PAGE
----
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Coming Out Religious

I was tooling down the road the other day,  listening to Public Radio, when I heard the National Public Radio reporter smugly refer to some politician as ‘overtly religious….’.

It wasn’t a compliment.  It was condescending.   In context, it was a pseudo-intellectual chiding, as if to say “Poor simpleton.   Probably grew up that way, raised by the kind who cling to their guns and religion.”

“Overtly religious” was meant as a negative…but I got to thinking…. If a politician is religious, would you prefer they be “overtly religious” or “covertly religious”?   It’s been played both ways over the years.

The left has long been accustom to separating their religion and their politics.  JFK worried Protestant America until he assured them in a speech to The Greater Houston Ministerial Alliance that his faith as a Catholic would not direct his judgment as a president.

Oddly, he closed that speech this way:

“…without reservation, I can “solemnly swear that I will faithfully execute the office of president of the United States, and will to the best of my ability preserve, protect, and defend the Constitution, so help me God.”  (Find the entire speech here)

It would appear that God can be called upon at certain times, such as the beginning of a term, but must be avoided like the plague in between inaugurations.

Perhaps we rewrite that to say “So help me God, until the next time.”

Republicans have only recently gotten on the bandwagon of Covert Religion.  In the 2008 election, Mitt Romney’s Mormonism raised red flags.  He famously commented:

“If I am fortunate to become your president, I will serve no one religion, no one group, no one cause, and no one interest. A president must serve only the common cause of the people of the United States.

There are some for whom these commitments are not enough. They would prefer it if I would simply distance myself from my religion, say that it is more a tradition than my personal conviction, or disavow one or another of its precepts. That I will not do. I believe in my Mormon faith and I endeavor to live by it. My faith is the faith of my fathers — I will be true to them and to my beliefs.” (Find his comments here).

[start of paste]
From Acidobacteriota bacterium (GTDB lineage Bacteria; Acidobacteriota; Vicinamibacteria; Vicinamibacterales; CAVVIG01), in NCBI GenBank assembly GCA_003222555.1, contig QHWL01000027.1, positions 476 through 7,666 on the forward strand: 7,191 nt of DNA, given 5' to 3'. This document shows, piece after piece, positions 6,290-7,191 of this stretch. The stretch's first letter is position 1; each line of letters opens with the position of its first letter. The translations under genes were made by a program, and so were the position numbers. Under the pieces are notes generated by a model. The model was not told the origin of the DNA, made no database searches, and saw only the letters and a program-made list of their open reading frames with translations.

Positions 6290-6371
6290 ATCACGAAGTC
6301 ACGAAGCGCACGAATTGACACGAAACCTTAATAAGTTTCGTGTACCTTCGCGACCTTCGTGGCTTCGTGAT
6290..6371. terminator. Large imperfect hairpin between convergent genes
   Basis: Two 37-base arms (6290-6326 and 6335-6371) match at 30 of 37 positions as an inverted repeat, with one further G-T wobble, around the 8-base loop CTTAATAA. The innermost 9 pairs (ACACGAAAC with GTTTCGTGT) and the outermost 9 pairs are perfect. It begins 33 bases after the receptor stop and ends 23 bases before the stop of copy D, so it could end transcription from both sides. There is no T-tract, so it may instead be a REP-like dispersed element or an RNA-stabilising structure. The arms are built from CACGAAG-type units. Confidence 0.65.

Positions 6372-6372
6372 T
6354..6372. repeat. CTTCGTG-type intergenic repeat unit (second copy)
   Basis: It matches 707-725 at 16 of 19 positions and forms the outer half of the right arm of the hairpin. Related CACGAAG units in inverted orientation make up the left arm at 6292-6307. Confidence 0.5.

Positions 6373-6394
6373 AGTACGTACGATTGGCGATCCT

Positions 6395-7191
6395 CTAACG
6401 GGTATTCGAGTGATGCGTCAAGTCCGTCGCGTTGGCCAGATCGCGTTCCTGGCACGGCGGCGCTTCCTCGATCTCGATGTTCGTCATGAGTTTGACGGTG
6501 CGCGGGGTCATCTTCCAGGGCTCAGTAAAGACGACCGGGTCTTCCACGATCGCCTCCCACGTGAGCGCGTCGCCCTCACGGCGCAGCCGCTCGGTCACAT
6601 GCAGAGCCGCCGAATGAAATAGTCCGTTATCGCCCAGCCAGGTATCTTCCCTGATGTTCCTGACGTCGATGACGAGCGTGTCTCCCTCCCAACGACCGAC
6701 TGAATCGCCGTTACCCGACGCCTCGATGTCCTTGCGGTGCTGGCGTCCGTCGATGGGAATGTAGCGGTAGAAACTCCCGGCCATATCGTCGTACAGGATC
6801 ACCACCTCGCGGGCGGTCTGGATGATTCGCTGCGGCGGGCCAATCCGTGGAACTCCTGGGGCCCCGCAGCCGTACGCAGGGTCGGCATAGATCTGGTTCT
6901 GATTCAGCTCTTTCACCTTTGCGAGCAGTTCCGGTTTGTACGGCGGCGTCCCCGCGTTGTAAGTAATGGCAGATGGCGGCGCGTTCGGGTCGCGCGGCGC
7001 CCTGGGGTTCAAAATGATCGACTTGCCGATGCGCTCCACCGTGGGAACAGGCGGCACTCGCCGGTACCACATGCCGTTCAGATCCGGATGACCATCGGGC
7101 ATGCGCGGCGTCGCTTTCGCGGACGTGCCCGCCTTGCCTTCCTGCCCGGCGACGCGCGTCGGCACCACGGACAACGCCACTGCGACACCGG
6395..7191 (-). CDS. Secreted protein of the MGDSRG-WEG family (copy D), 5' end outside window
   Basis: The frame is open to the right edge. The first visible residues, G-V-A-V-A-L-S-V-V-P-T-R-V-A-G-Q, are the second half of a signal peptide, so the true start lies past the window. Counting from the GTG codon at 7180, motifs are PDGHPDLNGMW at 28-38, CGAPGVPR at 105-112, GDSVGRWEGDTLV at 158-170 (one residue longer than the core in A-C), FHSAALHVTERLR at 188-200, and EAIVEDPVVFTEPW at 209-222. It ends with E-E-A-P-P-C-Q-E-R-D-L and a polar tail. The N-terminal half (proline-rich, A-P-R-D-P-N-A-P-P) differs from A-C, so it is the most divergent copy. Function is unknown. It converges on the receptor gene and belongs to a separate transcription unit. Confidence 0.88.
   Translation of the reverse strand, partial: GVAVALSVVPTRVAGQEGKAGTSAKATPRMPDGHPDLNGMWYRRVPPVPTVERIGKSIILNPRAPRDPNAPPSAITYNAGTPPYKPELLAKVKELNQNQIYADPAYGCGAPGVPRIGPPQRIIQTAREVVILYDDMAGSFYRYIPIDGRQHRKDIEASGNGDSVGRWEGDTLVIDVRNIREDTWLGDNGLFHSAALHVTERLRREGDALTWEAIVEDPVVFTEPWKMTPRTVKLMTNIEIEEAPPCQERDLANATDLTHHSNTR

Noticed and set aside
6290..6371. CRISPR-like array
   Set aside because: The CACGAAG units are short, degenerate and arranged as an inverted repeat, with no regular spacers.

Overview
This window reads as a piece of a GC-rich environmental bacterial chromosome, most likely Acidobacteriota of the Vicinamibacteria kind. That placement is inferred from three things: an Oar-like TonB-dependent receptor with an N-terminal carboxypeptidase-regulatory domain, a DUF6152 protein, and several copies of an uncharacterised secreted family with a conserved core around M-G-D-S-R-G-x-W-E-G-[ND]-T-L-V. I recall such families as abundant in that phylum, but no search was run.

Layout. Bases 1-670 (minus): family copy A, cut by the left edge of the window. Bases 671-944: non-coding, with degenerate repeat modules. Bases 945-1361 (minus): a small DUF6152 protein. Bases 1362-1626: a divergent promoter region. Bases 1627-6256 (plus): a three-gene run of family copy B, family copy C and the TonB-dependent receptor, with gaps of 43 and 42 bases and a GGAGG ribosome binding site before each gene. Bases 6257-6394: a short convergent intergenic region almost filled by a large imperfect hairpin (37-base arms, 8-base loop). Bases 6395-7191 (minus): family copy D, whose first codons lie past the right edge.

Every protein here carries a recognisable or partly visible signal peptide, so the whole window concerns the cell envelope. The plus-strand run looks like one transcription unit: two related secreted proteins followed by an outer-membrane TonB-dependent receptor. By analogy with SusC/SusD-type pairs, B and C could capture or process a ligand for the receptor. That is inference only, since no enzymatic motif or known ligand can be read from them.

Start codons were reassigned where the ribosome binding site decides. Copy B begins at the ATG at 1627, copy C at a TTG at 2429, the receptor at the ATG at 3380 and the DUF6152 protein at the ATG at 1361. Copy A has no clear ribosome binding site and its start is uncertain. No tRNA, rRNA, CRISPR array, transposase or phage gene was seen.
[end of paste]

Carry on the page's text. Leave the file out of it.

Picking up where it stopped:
So there you have it – covert religion on both sides of the aisle. Kennedy remained Catholic on the inside.  Romney vows to be true to his Mormon beliefs, but not in a way that we might actually notice.

Both of them seeming to channel the political character from hipster Steve Taylor’s song “It’s a Personal Thing”, which contained the lyric…

“I’m devout, I’m sincere, and I’m proud to say
that it’s had exactly no effect on who I am today”

(listen to entire song here.)

Is that ‘personal thing’ the goal? A ‘total separation between church and mind’? Is that the covert religion we demand from our public figures?

It seems like we’ve asked for – and received – some sort of religio-bipolar disorder.   We want our leaders to have a strong faith, but we’d prefer that they’re not guided by it.   We demand a heartfelt commitment, but only if it never affects one’s behavior.   I’m not so sure I could trust a politician that professes a belief system in one breath while denying it’s influence over their life in another.  Somebody is lying to someone, be it God or voters.

Call me simple minded, but I’m almost certain that covert religion is creepier than overt religion any day of the week.


One Response

  1. […] Manipulative Leading The Blind This post is in reply to “Coming Out Religious”  by my good friend Randy Bohlender. It began as a comment on his blog, but became way too […]

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